Badiou laments that ‘the arranged marriages of yesteryears have been repackaged in new clothes of today.’ Online dating sites, he suspects, promise ‘love without chance; love without falling in love; perfect love without suffering.’ Badiou beliefs that this hype reflects a ‘safety-first concept of love.’
‘It is love comprehensively insured against all risks: you will have love, but will have assessed the prospective relationship so thoroughly, will have selected your partner so carefully by searching online — by obtaining, of course, a photo, details of his or her tastes, date of birth, horoscope sign, etc. — and putting it all in the mix you can tell yourself: “This is a risk-free option!”‘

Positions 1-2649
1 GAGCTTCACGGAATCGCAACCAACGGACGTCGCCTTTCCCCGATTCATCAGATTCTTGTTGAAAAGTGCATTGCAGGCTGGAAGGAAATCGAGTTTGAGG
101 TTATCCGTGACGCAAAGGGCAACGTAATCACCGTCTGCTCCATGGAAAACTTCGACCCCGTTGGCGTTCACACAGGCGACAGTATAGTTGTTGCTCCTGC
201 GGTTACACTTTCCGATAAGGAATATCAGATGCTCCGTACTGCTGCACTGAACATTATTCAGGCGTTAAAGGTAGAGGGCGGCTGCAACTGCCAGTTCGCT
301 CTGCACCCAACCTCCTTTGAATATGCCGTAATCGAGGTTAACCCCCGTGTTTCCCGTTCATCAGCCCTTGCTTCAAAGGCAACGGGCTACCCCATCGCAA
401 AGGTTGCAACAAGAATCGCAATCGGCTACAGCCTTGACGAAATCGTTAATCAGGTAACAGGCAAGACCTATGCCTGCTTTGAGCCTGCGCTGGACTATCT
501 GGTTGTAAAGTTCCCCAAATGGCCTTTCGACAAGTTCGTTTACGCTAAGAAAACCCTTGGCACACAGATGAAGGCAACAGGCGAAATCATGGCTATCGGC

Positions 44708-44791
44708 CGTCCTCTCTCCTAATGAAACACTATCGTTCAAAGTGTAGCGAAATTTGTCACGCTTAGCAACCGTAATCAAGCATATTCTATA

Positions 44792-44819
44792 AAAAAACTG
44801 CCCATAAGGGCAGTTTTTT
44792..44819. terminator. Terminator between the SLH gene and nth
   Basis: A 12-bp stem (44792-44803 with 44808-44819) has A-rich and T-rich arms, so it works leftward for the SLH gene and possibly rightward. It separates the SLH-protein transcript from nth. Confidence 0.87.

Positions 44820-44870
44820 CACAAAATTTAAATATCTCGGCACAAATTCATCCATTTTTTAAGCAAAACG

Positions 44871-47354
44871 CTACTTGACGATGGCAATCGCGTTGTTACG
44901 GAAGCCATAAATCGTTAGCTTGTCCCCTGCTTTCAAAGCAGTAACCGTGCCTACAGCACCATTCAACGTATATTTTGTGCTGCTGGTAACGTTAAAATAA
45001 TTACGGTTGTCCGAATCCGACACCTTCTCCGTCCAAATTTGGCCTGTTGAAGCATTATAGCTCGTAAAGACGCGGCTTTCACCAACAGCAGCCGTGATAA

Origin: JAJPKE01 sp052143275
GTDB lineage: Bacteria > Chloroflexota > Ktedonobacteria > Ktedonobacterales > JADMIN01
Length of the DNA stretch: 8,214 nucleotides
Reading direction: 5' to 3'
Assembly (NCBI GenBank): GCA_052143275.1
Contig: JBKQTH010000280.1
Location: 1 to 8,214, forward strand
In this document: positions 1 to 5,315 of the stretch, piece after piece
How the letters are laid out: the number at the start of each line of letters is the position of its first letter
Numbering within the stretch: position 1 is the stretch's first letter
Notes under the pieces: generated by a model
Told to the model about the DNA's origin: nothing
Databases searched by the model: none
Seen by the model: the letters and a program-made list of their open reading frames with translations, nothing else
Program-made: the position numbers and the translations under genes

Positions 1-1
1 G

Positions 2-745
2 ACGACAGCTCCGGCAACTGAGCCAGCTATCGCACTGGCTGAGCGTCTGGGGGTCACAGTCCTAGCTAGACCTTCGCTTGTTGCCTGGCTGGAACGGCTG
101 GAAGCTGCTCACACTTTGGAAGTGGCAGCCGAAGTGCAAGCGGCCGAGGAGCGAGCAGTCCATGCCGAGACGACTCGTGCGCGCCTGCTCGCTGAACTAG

Several years ago, as I had tried to compete a bit with these large and popular dating sites, I had become guilty of the same approach – that of offering a convenient, low-risk option and plenty of ‘rosy, upbeat’ advice. Over time, however, I have come to also sound Badiou’s vocals that ‘love gives meaning and intensity to almost everyone’s life,’ and that singles are well-advised to act out of courage and give love a chance.
I say that it is ok to hold out for a person if one then really feels passionately inclined toward, instead of defaulting for a safe route by lowering one’s sights and settling with the good-enough ‘single-next-door’ for possibly less than love, for limited pleasures and limited pains.